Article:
A 23-year-old describes himself as the “King of Cryptography” from Whitby, Ont. He allegedly owes at least $35 million to investors, but only about $2 million of his assets have been recovered, including luxury properties such as two McLarens, two BMWs and a Lamborghini, documents show.
More than 150 investors who handed over a collective $20 million to Aiden Pleterski and his company AP Private Equity Limited, which invests in cryptocurrency and foreign exchange, are now working with fraud recovery attorneys. Norman Groot to get their money back.
“It is not clear at this time where that money has gone, although it is clear that a lot of it has to do with his lifestyle,” said Groot, founder of PC investigation lawyerfor CTV National News.
Owning 11 high-end cars, as well as renting several others, Pleterski rented a waterfront home in Burlington for $45,000 a month and owned five or six hours, worth between $200,000 and $400,000, according to a bankruptcy trustee report obtained by CTV National News.
“He was burning a lot of money,” Groot said.
On August 9, the Ontario Supreme Court of Justice declared Pletersky and his company bankrupt.
But only $2.2 million worth of assets were seized, including $32,000 worth of jewelry and personal items, and a list of luxury cars, with the 2018 Lamborghini Huracan reaching a top estimate of $350,000, along with 606 cash and bank drafts. $773.
“The assets available soon after bankruptcy are certainly far less than what is owed to investors,” Rob Stillerwho has been appointed Pleterski’s bankruptcy trustee, told CTV News Toronto.
Young Bill Gates
Each week Pletersky called a “win week,” promising investors five to seven percent of the returns, according to documents from the August 29 creditors’ meeting.
“People bought into it. They thought it was a young Bill Gates,” Grote said.
Despite his young age, Pleterski started investing in cryptocurrency back in 2015, with Article in Forbes magazine It predates his bankruptcy history, indicating his ability to leverage his knowledge as an avid player to understand and thrive in the online trading world.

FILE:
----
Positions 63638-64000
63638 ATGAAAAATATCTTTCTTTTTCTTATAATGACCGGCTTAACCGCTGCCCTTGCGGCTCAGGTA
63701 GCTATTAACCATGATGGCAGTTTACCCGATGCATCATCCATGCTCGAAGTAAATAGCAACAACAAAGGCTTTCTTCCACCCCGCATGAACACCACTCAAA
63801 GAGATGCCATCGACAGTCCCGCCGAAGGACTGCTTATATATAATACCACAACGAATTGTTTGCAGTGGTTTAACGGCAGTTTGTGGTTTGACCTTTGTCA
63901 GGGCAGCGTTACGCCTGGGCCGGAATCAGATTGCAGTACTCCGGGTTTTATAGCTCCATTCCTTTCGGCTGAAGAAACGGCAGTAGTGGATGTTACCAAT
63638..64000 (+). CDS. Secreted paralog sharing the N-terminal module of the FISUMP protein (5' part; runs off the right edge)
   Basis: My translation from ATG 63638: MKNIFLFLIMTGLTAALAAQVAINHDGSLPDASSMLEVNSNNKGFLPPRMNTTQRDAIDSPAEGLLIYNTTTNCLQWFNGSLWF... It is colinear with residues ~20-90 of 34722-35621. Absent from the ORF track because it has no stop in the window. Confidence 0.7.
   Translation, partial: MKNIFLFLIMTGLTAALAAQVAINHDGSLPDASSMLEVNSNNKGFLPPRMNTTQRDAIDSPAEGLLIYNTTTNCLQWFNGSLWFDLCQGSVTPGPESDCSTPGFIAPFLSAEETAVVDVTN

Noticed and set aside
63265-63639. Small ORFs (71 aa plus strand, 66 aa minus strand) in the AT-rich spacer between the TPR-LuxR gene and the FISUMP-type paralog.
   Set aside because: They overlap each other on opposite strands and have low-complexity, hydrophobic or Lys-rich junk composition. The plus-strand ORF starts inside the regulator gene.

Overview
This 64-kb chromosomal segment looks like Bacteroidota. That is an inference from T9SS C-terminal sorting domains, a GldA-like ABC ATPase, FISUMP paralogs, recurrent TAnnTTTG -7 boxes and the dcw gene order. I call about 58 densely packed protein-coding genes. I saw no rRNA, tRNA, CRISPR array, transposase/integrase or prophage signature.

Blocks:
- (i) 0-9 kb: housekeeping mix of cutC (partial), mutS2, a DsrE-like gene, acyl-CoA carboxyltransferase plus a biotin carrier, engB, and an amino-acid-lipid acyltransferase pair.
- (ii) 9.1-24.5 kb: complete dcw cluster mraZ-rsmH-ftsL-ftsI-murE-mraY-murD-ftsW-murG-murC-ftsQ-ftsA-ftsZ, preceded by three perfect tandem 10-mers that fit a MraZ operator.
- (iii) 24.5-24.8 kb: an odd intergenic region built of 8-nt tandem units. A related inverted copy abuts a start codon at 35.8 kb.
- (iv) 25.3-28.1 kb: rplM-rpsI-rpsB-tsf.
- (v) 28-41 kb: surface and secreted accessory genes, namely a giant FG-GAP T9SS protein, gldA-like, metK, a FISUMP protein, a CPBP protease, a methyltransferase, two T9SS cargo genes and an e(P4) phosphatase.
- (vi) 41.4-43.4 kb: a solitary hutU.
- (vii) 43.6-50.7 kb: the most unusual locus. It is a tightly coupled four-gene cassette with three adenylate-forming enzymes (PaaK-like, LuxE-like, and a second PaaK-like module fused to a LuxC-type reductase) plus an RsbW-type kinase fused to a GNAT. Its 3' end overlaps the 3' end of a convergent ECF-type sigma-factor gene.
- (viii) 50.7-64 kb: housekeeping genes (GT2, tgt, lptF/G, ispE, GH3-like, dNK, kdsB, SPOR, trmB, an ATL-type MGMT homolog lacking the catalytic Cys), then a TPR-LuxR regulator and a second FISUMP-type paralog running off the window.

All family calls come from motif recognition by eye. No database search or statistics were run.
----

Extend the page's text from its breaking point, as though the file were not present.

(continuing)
“A lot of that money was taken away during its escalation in value, and then when it quickly started going downhill in value, people wanted what they thought was their earnings… which, of course, couldn’t pay,” Grote said.
Stelzer said that a number of people alleged that Pletersky ran a Ponzi scheme. “We’re investigating it,” he said.
“We take this very seriously, and we know there are a lot of people out there who owe a lot of money. A lot of these are normal people who invested $25,000, $50,000, $100,000. That’s a lot of money for most people. The team and I will work here at Grant. Thornton is working hard to recover as much of this money as possible and to maximize what is available to creditors.”
CTV News Toronto contacted Pletersky’s attorney several times, but did not receive a response.
At a hypothetical creditors meeting last month, Pletersky claimed he lost all the money he was awarded in late 2021 and early 2022 in a series of “margin calls and bad deals,” according to documents reviewed by CTV News Toronto.
During the meeting, the bankruptcy trustee requested evidence of these bad trades as well as bank statements. The document stated: “So, so far, Plitersky has failed to do this.”
When asked why he kept investing money when he learned it could not be repaid to investors, Plitersky said, “He was 20 years old.”
In response to questions about his bookkeeping, Peltersky said he was “very disorganized” and had “no accounting advice”.
“Everything was transmitted by word of mouth and happened very quickly. He did not keep track of his finances, he did not keep a record of his indebtedness or payments. Plitersky claimed that he and creditors signed contracts via text messages,” according to the minutes of the meeting summarizing Plitersky’s responses on August 29.
In order to track how much money has been delivered to Pleterski and see where it has gone, Stelzer said his team is communicating with financial institutions and identifying bank statements.
“The trustee also acknowledged allegations that the data provided by Plitersky were falsified, which is why the trustee requested direct data from the financial institutions as well,” the minutes of the meeting read.
Of the more than 150 creditors Grote said he spoke to, he said he had not seen anyone with actual trading documents. Groot said investors have records of transferring money, but the question is what happened to her after that.
“You shouldn’t invest in what you don’t understand,” he said. “Anytime you put serious money at risk, someone should do some kind of due diligence, or at least bounce it off a trusted independent person to get a second opinion to make sure you don’t make any move you want to ‘will regret later’.”
With files from Heather Potts of CTV National News.